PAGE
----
Connecting with people to drive adoption


Today, the move to the cloud is broadening how IT pro roles are perceived—providing more opportunities for you to participate directly in business decision making and strategy development. Many of you are likely involved in—or even directly responsible for—increasing Office 365 adoption to speed your company’s ROI and improve productivity. And if you’re like a lot of the IT pros I’ve talked with, you’ve recognized the need to develop or deepen a new set of skills that can help you succeed.


The evolution of your role might require you to work more closely with users than you have in the past. So, your people skills—leadership, communication, relationship-building—take on increased importance in helping you:


  • Engage users and overcome their reticence to technology change.
  • Understand users’ needs, and then match those needs to Office 365 capabilities.
  • Create an implementation plan to motivate and train users.


For now, we’ll explore three ways you might engage users and overcome their reticence to technology change. In future posts, we’ll take a closer look at understanding and matching users’ needs to Office 365 capabilities and creating an implementation plan.


  1. Be sensitive to how stressful this can be for some users

Anxiety about learning something new can galvanize into fear-avoidance behaviors that can make adoption even more challenging—for you and for your users. As Mott MacDonald Business Architect @Simon Denton stated, “We’re in a time now where we can’t just expect people to use what we provide…Employees want to understand how a new product is relevant to them and their work, and how it will help them with their clients.”


For Mott MacDonald, the best approach to encourage Office 365 adoption was to use customized posters and email templates from Microsoft FastTrack, and by identifying and engaging its employees most interested in and enthusiastic about the new Office 365 capabilities as technology champions. These champions played critical role in communicating about the transition with colleagues across the organization. Putting more effort into promoting, supporting, and fostering adoption paid off for Mott MacDonald in the higher level of engagement employees demonstrated throughout the transition process.


  1. Consider exactly what users might be resisting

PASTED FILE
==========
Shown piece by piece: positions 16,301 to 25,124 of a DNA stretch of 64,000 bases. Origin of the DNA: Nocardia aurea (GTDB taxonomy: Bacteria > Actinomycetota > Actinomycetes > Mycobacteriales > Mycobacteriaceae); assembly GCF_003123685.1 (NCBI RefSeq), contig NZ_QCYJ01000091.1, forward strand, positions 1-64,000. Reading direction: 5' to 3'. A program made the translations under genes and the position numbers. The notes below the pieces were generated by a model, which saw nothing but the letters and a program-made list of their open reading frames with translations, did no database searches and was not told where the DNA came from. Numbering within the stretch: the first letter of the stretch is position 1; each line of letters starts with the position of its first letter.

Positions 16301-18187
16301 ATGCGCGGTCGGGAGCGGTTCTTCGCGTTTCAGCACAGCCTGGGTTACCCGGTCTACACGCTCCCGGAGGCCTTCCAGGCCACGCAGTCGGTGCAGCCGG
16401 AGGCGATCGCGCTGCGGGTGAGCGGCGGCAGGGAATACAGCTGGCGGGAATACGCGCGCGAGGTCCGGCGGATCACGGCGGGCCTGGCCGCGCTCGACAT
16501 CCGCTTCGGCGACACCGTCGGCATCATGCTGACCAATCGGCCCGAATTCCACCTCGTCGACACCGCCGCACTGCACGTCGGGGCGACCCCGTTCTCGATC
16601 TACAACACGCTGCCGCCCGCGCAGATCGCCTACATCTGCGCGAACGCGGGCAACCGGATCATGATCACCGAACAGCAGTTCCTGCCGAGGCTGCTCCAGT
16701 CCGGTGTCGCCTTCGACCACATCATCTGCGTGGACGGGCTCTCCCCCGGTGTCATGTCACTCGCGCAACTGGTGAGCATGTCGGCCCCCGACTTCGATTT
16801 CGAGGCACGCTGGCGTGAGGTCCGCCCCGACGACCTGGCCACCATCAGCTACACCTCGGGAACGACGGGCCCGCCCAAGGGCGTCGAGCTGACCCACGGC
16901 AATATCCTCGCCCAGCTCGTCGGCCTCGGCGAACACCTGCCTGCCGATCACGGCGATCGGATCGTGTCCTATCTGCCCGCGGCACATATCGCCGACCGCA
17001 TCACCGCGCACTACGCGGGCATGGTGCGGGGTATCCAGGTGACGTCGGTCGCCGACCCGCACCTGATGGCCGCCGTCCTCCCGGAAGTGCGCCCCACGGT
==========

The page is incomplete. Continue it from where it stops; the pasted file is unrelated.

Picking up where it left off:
The user reluctance you see could be about more than the technology change itself. Research has shown that in many cases, people are just as fearful about social change—how the relationships they’ve built within and across teams will be affected—as they are about adopting new technologies. However, you know that Office 365 will enable them to develop even closer relationships with co-workers because they’ll have tools at their fingertips that enable stronger collaboration.


As Harold Groothedde, technology solutions director at Coats explains, with Office 365, “Employees can communicate with one another instantly, in any way that suits the need.” He adds that Coats has been able to “connect a workforce fragmented across many sites and time zones in a seamless way.” From email to video calls, the new collaboration channels at Coats allows employees to connect with each other directly and instantly—in a way that’s most comfortable for them.


  1. Show users how much better work is going to be

Go beyond project schedules, deployment details, and training. Most of us are working on almost twice the number of teams we were five years ago. Juggling more projects that involve more people can make it even more challenging for us to step out of our comfort zones. We become so totally focused on getting things done, that we just find what works and stick with it.


That’s why it’s important to take the time to help users understand how Office 365 can make their work lives better. And how even small changes can have a big impact on their productivity. James McGlennon, EVP and CIO at Liberty Mutual Insurance Group, shared that Office 365 puts “business analytics tools in the hands of everyone, not just analysts and power users…to drive product innovation.” You might even find opportunities to reassure them about what won’t change. At Liberty Mutual, for example, day-to-day operations haven’t changed dramatically, but better collaboration across different business units has increased accessibility to more information and valuable insights—enabling employees to make better decisions.


What’s next?

The tips I’ve discussed here are just a few of the ways you can more effectively engage users to overcome their fear of technology change. Check out Microsoft FastTrack for resources, tools, and expert guidance to help you successfully drive adoption. And learn how other companies have successfully increased adoption by taking a look at our case study series about approaching adoption as a marketing campaign and outsourcing adoption. Also, be sure to download the introduction of the Office 365 Adoption Guide for end-to-end planning and implementation guidance. 


2 Replies

Thank you for highlighting our approach. They key for us is to keep the Champions engaged beyond the initial 'lights on' launch.


I agree @Simon Denton. Adoption and end user support activities have to be ongoing. Champions need to be kept engaged otherwise the momentum will ultimately fizzle out for sure.